“I reply to my emails within 10 minutes if not sooner. My team loves it. My clients always know that they come first.”

“What? That’s ludicrous. I see why your team and clients like it, but how do you run your company that way? Do you do anything but put our fires?”

“Uh … “ (silence)


Whether you are a billion dollar company or a million dollar company, you have to deal with email. Every single leader I talk to in our Acumen community has discussed email and its benefits and pitfalls.

How do you manage it? What’s the right amount of response? When to use email vs face to face, phone call, or texting? Are you shrewd with your time?

What I’ve found is that there is not ONE best way. You need to find YOUR best way and then actually implement it. When you do, you’ll acquire that coveted time to work on strategic projects and with your team instead of urgent firefighting. When your email is in control I find that leaders are bad at time management and it’s easier to respond to email than it is to stop, think, and plan the most valuable use of time for that hour or day.

Here are common challenges I’ve heard.

Email runs me
Email is your to-do list. Email sets your day, actions, and priorities. You are a firefighter and email is the 911 call to get dispatch on the line. The call comes in, and I send out the firetruck or ambulance. It’s easy to respond, and I know the answer, so I do.

Email consumes me
I spend more time on email than any other part of the business. This happens a lot in service and technology organizations. The majority of work is communication and digital work product, therefore, you spend most of your time in front of a computer. It’s easier to lead from a computer than outside the office, in the market, with customers, or employees.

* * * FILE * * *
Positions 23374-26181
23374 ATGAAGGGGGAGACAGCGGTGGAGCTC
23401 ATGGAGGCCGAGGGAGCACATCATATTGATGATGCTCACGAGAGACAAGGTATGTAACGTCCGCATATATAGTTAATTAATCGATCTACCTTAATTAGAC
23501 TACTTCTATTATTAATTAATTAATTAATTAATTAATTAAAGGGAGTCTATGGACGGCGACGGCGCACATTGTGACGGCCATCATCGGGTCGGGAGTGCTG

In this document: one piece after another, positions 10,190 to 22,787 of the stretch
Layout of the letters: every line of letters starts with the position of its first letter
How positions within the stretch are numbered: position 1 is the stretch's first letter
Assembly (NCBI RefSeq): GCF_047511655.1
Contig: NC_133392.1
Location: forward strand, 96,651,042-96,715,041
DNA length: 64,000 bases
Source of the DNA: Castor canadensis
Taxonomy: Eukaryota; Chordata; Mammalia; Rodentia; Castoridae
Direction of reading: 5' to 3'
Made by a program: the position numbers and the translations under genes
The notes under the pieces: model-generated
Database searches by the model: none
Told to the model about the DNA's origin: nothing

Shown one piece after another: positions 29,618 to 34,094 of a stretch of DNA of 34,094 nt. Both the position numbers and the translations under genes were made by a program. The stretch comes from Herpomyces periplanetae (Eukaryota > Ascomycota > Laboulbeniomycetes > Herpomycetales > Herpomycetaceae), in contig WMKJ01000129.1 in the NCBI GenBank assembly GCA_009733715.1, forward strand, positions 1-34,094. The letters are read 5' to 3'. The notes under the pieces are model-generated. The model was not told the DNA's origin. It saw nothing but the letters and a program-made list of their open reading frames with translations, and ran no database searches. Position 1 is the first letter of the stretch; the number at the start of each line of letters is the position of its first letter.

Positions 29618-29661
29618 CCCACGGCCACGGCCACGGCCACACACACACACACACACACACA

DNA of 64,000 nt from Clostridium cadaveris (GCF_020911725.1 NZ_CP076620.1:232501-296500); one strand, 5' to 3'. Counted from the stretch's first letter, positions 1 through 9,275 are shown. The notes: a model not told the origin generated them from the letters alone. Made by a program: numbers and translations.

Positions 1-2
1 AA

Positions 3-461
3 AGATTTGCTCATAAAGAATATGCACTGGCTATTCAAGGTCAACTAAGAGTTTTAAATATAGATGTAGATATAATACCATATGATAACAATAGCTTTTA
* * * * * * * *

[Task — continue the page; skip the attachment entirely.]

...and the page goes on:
I lead via email
When you spend time leading via email, you set the pattern for your team to send ALL communication via the email channel. FYIs, questions, complaints, ideas, all come through and the organization starts to sink further and further into email-ia – the country of management by email. The more email that flows, the more time people spend on it, the more people respond and pretty soon, no one talks to each other. It’s dangerous.

The above challenges mean that you have problems prioritizing. It might not be today, but your reliance on management by email will stop your company from growing.


Get clear on communication modes
Communicate which channels are for what and the best way to respond. For example, texting is for things that need to be done today, the phone is for fires, and email is longer term. Guardrails around what to use and when help everyone know the expectations. The challenge here is to not adhere too strictly as people can only call you for fires.

Set expectations via time
Some clients will only check email once or twice a day – mostly beginning or end of day. By setting a specific time to read and respond you can quickly get through your inbox and work your plan. Your team also knows that they won’t get a response until that time. You will be amazed at how people find, fix, and solve things when there isn’t an immediate response expectation.